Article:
Sunday, April 30, 2017

The Case for Vulnerability

Well, I ran out of tomorrows. I knew it would happen & it did & it gutted me. See you tomorrow. See you tomorrow. See you tomorrow. See you tomorrow. Every time I said it last Thursday it caught in my throat, & then Friday came & went because, to quote Stephen King from The Green Mile, Time takes it all, whether you want it to or not. Time, while I should relish its consistency because I crave consistency, seemed especially cruel Friday. 

I'll begin with some pictures from last Monday morning's Senior Chapel.

This, below, is Anna. It's funny because I remember when she was born & now she's this fully grown young woman who makes me reevaluate myself - my wardrobe, my hair, my makeup, my attitude, my penchant for cutting sarcasm. She's as beautiful on the inside as she is on the outside & has a better head on her shoulders at eighteen than many who walk around erroneously labeled "adults."

I've known Anna's parents for a long time. Her dad taught me when I was younger than she is now; he punished me more than once because I ran my mouth in his class. Each & every time I absolutely deserved the punishment, & a funny thing happened when my parents found out he'd punished me: they applauded him.

I like to think I possess a smidgen of self-awareness, but I was caught off guard by a conversation I had with her father, my former teacher/disciplinarian, a week or so ago. He said, "Anna tells me you get along well with so-&-so." I replied in the affirmative. Then he proceeded to tell me that he isn't surprised, that, having known me twenty years ago when I was so-&-so's age, I was a little bit like so-&-so. I couldn't deny what he said & spent the rest of the day thinking about why that hadn't occurred to me. Were I a cartoon character there would've been a lightbulb over my head for several hours. 

This is Faith. Fun story about Faith. On occasion someone would come over the intercom during English class inquiring about Faith's presence in my room, alerting us to the office's need for her to pay them a visit. The request would typically go like this: Mrs. Zeigler, do you have Faith? Every time, every time, I found myself wishing, as I so often do, that my life was a musical & the students in my AP class would jump out of their desks & break into a well-choreographed sing-along of George Michael's Faith

Below, three of my favorite things about Senior Chapel: Luke, Whitlie, & Whitlie's pink pantsuit. So much win. Luke is like me in that sometimes he gets frustrated & just says every last thing on his mind & it is as awesome as you might imagine. Luke & I are considering conducting a joint seminar titled: Repressing Your Feelings: Not good!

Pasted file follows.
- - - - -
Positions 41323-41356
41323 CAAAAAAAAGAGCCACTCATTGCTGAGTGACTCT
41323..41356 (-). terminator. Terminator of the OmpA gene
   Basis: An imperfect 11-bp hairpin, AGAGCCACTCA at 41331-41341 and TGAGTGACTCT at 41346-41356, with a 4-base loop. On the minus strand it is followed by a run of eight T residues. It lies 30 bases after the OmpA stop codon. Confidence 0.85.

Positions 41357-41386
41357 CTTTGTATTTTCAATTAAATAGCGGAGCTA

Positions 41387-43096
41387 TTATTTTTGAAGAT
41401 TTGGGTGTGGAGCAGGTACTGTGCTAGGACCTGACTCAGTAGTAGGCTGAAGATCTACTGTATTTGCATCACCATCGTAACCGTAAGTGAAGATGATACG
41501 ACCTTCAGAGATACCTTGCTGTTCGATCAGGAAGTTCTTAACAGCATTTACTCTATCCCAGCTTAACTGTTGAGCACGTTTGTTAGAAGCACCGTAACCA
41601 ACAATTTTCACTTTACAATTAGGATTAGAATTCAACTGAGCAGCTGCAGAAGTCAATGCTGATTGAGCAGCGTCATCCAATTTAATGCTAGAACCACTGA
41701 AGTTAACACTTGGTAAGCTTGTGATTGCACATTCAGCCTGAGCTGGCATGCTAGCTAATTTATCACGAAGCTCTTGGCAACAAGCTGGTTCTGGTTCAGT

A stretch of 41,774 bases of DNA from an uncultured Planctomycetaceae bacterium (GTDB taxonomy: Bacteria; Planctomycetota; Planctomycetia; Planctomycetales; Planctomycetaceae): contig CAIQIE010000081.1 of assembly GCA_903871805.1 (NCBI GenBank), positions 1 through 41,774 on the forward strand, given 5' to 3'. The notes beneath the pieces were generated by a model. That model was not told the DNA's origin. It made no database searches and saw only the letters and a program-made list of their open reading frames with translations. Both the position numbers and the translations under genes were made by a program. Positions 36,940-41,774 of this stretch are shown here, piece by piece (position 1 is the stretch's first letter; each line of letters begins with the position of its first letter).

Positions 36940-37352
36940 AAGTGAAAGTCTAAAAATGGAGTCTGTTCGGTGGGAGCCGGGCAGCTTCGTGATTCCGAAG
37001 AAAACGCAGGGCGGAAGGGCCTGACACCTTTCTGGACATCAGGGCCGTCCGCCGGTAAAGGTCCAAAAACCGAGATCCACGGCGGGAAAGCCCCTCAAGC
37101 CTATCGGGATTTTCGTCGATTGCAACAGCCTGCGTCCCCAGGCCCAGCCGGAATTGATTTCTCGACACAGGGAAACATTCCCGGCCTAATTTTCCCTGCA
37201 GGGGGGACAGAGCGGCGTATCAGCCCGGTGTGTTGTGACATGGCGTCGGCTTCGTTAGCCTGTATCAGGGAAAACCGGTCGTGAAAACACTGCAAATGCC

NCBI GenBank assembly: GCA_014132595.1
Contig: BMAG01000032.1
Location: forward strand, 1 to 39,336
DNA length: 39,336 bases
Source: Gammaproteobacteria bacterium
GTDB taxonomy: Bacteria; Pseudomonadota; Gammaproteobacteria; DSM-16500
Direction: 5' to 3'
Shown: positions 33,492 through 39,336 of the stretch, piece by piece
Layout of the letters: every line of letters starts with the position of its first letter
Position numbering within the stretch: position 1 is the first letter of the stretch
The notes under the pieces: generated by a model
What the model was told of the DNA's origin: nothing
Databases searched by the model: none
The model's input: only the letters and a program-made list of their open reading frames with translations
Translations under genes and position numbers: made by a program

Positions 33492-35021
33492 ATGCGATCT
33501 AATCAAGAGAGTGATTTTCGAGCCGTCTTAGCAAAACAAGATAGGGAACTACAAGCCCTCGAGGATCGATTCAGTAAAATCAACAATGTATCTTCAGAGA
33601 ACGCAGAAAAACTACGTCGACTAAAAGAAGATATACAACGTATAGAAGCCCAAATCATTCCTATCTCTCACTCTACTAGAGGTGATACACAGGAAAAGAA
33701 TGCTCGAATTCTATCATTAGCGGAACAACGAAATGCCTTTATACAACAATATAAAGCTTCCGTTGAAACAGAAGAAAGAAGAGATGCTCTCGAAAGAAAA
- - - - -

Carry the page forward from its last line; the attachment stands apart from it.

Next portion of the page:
Luke is staying close to home for college. This brings me a measure of comfort & great hope I'll be in the middle of a riveting lecture next year & see his face framed in my classroom door. 

Below, sisters Millie & Foram. I taught both of them this past year. They are as brilliant as they are beautiful, &, praise the Lord!, Foram is a junior & will be with me again next year. The eight juniors I taught this year are now the collective thread tethering me to emotional stability at school; Foram is one of those eight.

This is Jack. I'm not emotionally prepared to talk about Jack so I'm going with, This is Jack. One day I'll tell you a fun story about us weeping. 

After Monday morning's chapel the seniors scattered to the wind, which meant no one would be making an appearance in my classroom until seventh hour when the juniors show up. I arranged for Trey to come to the school to eat lunch with Reagan, which meant he could dose her insulin for lunch & I could go watch a couple of seniors play in the state tennis tournament. The weather was absolutely perfect. After the tennis I ate lunch with some of my favorite people. You notice I skipped over the part where they both lost their match, but in a year or five years or ten years I won't remember that. I'll remember a rare Monday lunch out with them & the pancakes & coffee I had while looking at their faces & memorizing their smiles, all the while about to burst from the myriad of feelings inside me.